When visiting the composer, Bruckner’s former teacher and lifelong friend Otto Kitzler advised him to get married due to his chaotic housekeeping. Appalled, the almost 50 year old musician replied that he had no time, and that he had to work on his Fourth. Because of the debacle at the world premiere of his Third Symphony, Anton Bruckner filed away at the follow-up symphony for a long time. The first version was created in 1874, the second version featuring a completely new Scherzo in 1878. Before its world premiere at the Vienna Musikverein in 1881, Bruckner once more revised the Finale. The result was triumphal. "Bruckner was called back four to five times after every movement. In a word: Bruckner was very well received, since last Sunday he ranks among our most important sound creators and has become a part of our common artistic property." wrote the Wiener Abendpost.
As was to be expected, Enoch zu Guttenberg once again presents an interesting, absolutely unique version of Bruckner’s phenomenal symphony. "I can merely conduct something that I really understand and that charges me emotionally." says the conductor.
With this work, Bruckner sets out on a romantic journey. It is essential to translate his descriptions into images and associations of high dimensionality and luminosity. Images of rays behind foggy mountains, the hunt, the nature and environment of men, and time and again the diminutiveness of these men before nature and hence, before God. We try to express these images by means of sounds, notes, phrasings, and timbres, and bring them to life in the heads of the audience.
With a high consistency, Bruckner develops and conjures these images from but one single central musical building block – the motif of the descending fifth – from the very first moment of the symphony to every single movement. We follow him from the sunrise into the night, from towering summits to the desperately begging choral, from the illusion of a happy liaison back to the mourning of a lonesome human being – always by means of a plastic phrasing and in search of descriptive timbres, which sometimes come surprisingly close to Gustav Mahler’s music, but also conjure up St John Passion, not only in the last movement.
In the symphony’s finale buildup, Bruckner returns with the question of the mortal man about the truth of God, possibly from the majestic nature into the majestic halls of a cathedral. Enoch zu Guttenberg poses this question at the place where this music sounded for the very first time: for him, the long journey of the search for Bruckner’s truth found its answer on April 26th 2007 in the magical halls of Vienna’s Musikverein.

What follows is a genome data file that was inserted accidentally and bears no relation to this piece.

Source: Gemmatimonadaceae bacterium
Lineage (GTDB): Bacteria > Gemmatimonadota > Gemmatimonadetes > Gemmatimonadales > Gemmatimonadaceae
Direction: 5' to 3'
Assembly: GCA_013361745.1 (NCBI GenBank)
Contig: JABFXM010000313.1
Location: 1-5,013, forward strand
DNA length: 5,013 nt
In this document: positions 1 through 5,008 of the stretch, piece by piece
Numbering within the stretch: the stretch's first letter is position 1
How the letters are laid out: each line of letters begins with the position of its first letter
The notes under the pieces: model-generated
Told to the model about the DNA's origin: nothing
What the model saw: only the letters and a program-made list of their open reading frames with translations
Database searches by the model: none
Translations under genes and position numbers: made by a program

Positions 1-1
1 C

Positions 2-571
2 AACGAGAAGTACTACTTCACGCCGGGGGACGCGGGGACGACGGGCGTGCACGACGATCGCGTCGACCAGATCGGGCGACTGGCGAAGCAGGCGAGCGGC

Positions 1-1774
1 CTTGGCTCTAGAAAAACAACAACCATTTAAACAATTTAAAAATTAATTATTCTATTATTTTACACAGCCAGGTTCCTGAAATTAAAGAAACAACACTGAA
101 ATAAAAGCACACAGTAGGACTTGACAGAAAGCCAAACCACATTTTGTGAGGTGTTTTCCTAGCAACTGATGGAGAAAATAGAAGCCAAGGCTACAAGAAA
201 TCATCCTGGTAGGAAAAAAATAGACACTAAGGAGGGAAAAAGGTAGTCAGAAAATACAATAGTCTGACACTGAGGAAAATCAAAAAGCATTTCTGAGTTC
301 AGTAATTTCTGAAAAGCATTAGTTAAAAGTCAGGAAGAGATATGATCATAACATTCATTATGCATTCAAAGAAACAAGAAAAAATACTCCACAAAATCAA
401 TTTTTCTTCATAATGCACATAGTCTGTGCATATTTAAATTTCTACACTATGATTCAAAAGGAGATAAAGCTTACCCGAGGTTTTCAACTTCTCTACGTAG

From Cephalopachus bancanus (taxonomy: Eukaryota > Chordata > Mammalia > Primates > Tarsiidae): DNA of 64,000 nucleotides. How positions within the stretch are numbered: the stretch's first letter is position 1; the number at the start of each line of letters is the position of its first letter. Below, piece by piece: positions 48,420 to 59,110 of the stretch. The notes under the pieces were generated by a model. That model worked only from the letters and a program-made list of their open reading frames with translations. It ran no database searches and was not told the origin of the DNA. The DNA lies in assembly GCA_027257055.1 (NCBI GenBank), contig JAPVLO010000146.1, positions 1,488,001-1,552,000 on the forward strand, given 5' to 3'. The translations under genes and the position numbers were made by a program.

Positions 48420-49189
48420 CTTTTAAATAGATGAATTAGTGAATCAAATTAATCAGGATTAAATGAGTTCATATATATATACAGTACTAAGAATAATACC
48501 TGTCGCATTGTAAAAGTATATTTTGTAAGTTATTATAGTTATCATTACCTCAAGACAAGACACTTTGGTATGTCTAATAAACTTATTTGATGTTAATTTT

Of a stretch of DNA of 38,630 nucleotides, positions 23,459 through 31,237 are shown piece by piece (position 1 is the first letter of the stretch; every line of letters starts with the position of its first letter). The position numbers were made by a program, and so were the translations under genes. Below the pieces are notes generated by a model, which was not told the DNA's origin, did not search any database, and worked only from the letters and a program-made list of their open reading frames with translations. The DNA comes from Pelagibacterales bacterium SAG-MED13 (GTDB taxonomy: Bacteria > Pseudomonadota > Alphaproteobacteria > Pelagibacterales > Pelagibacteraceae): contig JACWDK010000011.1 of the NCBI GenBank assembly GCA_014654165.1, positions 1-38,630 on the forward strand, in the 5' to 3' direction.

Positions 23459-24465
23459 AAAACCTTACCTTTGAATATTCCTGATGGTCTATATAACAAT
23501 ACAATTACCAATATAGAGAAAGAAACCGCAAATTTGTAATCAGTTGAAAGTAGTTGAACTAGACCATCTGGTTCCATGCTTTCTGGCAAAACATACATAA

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"[…] Enoch zu Guttenberg and the Orchester der KlangVerwaltung present a wonderfully supple and warm live performance on period instruments, with an enormous dynamic range that invites attentive listening on a high-end sound system, and with an exceedingly rich palette that makes the most of Bruckner's colorful scene painting and nostalgic evocation of the early Romantic era. … This is one gorgeous recording by any measure, and well worth hearing […]" www.allmusic.com, Blair Sanderson, 2008
"I can’t say that I would replace all of my other favorites with this one; certainly Bohm, Sawallisch, Masur, and Karajan have great things to say in this music. But Guttenberg, having taken the time to examine it from a deeper and more personal level does come up with a new and perspicacious reading that adds to our knowledge of this work and its recorded legacy. Bruckner fans will already be ordering it." Audiophile Audition, Steven Ritter, August 08, 2009
"… Rest assured that the playing is superb […] You need to listen to it, not least because Guttenberg and his musicians obviously love this music to its depths. To cap a fascinating release, the recorded sound is excellent […]" International Record Review, Colin Anderson, March 2009
"… It was courageous, like ‘stepping into the lions den’ to present, of all pieces, this masterpiece of romantic Austrian tone-architecture. The result, which is available for purchase on CD, shows that Guttenberg and his sound team don’t need to hide behind other recent interpreters of Bruckner’s work (such as "Wand und Celibidache"). […] Guttenberg presents a new emotion of Bruckner without taking steps which are too flashy, spectacular or earth shattering. He shows that interpretational renovation and perfection is above all is treasured, detailed work. […]" Frankfurter Rundschau, Hans-Klaus Jungheinrich, 08.02.08
"[…] Enoch zu Guttenberg’s interpretation gains a vividness and an enthralling flexibility in which every phrase receives a musical presentation. … a tonal realisation which renders every detail perfectly audible. A through and through romantic Bruckner, beguilingly rich in tonal colour. […]"
Interpretation: ***** (out of 5) klassik.com, Tobias Pfleger, 09.01.2008